When Brooklyn Was Queer

Hugh Ryan

This has been a slow reading year for me, but for the most part I’ve been spending my decreased reading time with really good books, cutting out the ones I would have been pushing myself to finish or charging through disinterestedly. Quality over quantity is not a bad approach. If I were to make a top ten list at the end of this year, I may not have very many books to pick from, but When Brooklyn Was Queer would definitely be near the top.

It’s an ambitious history of Brooklyn through the lens of queer people who lived there, ending at the time of Stonewall. Hugh Ryan does an impressive job striving for intersectionality, though some people’s stories are harder to tell for systemic reasons. For instance, the histories of early African American communities have sparser records since literacy rates were much lower for people who had lived under slavery. There are also many figures discussed in the book who never themselves identified as queer in any way, so even with written sources like letters or diaries, we still end up reading between the lines.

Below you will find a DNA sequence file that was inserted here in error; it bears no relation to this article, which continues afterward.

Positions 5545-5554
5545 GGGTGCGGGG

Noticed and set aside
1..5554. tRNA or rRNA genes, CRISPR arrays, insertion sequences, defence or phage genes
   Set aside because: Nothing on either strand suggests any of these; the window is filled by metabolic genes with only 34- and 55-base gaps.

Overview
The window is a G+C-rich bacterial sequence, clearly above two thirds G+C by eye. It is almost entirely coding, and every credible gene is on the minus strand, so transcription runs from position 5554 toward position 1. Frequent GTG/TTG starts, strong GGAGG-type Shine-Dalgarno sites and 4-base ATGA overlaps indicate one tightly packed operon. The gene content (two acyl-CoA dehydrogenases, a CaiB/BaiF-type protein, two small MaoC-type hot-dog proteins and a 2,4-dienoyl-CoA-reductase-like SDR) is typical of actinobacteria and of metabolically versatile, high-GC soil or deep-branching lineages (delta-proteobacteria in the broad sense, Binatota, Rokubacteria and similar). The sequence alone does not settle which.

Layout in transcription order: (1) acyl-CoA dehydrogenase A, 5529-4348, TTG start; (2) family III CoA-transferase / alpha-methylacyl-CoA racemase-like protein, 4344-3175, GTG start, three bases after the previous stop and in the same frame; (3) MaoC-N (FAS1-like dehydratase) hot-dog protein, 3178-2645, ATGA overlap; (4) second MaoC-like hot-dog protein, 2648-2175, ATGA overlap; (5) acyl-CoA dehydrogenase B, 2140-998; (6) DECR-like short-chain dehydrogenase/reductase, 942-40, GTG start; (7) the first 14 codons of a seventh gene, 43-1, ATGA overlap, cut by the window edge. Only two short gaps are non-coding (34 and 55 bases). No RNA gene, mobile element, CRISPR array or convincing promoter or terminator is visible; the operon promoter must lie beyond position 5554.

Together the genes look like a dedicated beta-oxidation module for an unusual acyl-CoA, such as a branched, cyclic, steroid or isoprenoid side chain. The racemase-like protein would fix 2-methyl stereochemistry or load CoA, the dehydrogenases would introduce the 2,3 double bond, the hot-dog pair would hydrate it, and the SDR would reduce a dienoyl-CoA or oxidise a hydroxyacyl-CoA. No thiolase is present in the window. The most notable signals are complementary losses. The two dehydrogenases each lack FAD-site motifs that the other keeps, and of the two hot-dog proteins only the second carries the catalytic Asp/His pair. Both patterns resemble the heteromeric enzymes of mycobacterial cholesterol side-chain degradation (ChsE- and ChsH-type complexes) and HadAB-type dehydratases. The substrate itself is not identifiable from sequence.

Regardless Ryan paints a progression showing how in Brooklyn’s early colonial days, the waterfront areas offered opportunities for people to freely explore their desires. Along with the development of the area into an urban giant came a shift in societal norms and more family-centric pressures, especially as community groups like the Committee of Fourteen pushed for laws that criminalized homosexuality. Then later the highways of Robert Moses physically bisected and cut off these areas from the rest of the city. But even though Brooklyn’s queer communities changed greatly, and in some cases seemed to have disappeared entirely, in the years after Stonewall, they grew again, evolving in different ways and expanded areas. This book is an entry point and a connection to a rich past that had been largely forgotten.